Of course, many, but not all of these infections are treatable. But, many of them put women at greater risk of infertility than they do men.
Thus, it makes sense that women, more than men, are disgusted by promiscuity. As a survival mechanism, it signals that women instinctive distance themselves from dangerous substances.
And yet, some serious thinkers insist that we should overcome our disgust at certain sexual practices. By their light of these thinkers, disgust produces an unwarranted prejudice against certain groups of people.
Dahlia Lithwick summarizes Martha Nussbaum’s argument against disgust:
The philosophical question for Nussbaum is whether disgust of this sort is a "reliable guide to lawmaking." She cites Leon Kass, head of the President's Council on Bioethics in the George W. Bush administration, who has argued that it is; that visceral public disgust contains a "wisdom" that lies beneath rational argument. Then she proceeds to annihilate that argument by offering example after example of discarded disgust-based policies, from India's denigration of its "untouchables" to the Nazi view of Jews, to a legally sanctioned regime of separate swimming pools and water fountains in the Jim Crow South. Time and again, Nussbaum argues, societies have been able to move beyond their own politics of disgust to what she calls "the politics of humanity," once they have finally managed to see others as fully human, with human aspirations and desires.
I note Lithwick’s, and Nussbaum’s rhetorical sleight-of-hand. Nussbaum does not annihilate anything with the argument thus stated. She shows that disgust may be misused by certain politicians or cultures.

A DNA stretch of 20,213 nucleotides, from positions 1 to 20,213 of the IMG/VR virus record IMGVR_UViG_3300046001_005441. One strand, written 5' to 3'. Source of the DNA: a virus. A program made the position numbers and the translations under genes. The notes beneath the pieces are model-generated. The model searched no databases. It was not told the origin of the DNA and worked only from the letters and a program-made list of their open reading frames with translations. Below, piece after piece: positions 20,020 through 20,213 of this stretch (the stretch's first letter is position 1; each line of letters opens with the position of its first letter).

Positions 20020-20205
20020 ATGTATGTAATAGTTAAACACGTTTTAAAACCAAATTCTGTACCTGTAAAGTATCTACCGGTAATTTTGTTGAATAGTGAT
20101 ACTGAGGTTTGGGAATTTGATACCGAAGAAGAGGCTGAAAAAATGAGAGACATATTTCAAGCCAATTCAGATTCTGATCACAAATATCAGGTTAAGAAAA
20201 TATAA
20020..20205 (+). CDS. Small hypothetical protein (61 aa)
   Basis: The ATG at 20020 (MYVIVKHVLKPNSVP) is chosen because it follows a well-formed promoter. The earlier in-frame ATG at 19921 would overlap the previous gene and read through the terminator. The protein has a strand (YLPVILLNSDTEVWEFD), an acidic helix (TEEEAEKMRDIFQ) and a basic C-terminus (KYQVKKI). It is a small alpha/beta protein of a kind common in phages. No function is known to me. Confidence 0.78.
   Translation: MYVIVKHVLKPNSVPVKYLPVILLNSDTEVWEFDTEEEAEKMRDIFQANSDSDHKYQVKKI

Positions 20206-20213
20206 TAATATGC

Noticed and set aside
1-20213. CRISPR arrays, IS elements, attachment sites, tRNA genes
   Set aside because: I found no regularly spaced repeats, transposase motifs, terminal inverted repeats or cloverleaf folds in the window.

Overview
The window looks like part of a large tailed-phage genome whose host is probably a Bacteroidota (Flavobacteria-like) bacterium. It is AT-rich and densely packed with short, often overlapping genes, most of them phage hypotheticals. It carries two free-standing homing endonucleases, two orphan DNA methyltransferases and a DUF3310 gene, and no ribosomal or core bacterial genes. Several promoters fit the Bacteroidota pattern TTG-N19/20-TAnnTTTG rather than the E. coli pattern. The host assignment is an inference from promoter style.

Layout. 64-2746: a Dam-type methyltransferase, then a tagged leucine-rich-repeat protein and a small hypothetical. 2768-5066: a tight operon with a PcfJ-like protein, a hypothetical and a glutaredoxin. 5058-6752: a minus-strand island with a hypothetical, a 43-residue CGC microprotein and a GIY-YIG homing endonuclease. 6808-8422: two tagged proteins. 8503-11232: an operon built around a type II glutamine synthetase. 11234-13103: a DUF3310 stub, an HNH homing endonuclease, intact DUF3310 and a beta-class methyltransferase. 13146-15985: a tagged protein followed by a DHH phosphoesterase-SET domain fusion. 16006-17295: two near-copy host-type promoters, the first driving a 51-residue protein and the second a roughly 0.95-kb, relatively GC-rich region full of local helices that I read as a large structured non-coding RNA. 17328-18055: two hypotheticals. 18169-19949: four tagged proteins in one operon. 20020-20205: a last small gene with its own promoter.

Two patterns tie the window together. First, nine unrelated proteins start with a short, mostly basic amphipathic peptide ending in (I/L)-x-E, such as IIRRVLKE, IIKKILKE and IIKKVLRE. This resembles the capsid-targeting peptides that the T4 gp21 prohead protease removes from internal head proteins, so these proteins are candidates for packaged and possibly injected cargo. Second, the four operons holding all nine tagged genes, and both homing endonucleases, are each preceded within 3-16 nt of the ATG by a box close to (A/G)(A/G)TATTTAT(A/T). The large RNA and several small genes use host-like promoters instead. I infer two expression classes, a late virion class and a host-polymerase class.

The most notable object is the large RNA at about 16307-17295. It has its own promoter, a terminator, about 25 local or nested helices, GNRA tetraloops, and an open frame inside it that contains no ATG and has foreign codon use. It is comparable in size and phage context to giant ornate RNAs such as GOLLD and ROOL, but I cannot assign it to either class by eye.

The notion that we should see other people as “fully human” sounds good on paper. The only problem is that people belong to social groups, to communities and to nations. There is no such thing as a human being that does not belong to a group and does identify as a member of that group.
It happens that all human groups identify non-members or outsiders as foes.
At times, they take it too far, exaggerating the difference in order to assert a false sense of group coherence, one that is not based on custom, ritual and ceremony … but that is based on blood.
Compare this to the psychopathology of phobia. Aaron Beck pointed out that most of the things that people are characteristically phobic about—snakes, spiders, heights, crowds, germs, blood—are effectively dangerous. When an individual suffers from a phobia he has an excessive and exaggerated fear of an object that should provoke some fear and due caution.
This does not mean that we should completely overcome our fear of those objects. One might exaggerate the risk posed by germs or by dead bodies or by feces but it is a bad idea to persuade people to repress their sense of disgust altogether. It is also wildly unrealistic.
We no longer practice the forms of xenophobia that Nussbaum identifies, but that does not mean that human beings should not have a survival mechanism in their DNA that draws them to those who are like them and that tells them to keep their distance from those who are not. Even if we do not like the survival mechanism, we cannot just wish it away.
If we wish to overcome the excess called xenophobia we should not, as Nussbaum says, fly off into the gauzy abstraction of everyone’s fully human humanity. If we want to overcome it, we should do business with other people, build relationships with them.
All of this to pose a question.
If women are naturally disgusted by promiscuous sexual behavior—for good reason, it seems—how did it happen that in the latter part of the twentieth and early twenty-first century so many women threw caution to the winds and performed actions that they were emotionally and genetically disinclined to do.
Clearly, these women overcame their sense of disgust and overruled the instincts that told them not to do what they were doing. Did they believe that their revulsion at certain sexual acts or certain kinds of sexual relationships was a neurotic vestige of a more Puritanical time?
Or, did they do what they did in order to ensure that no one would ever think that they were prudes?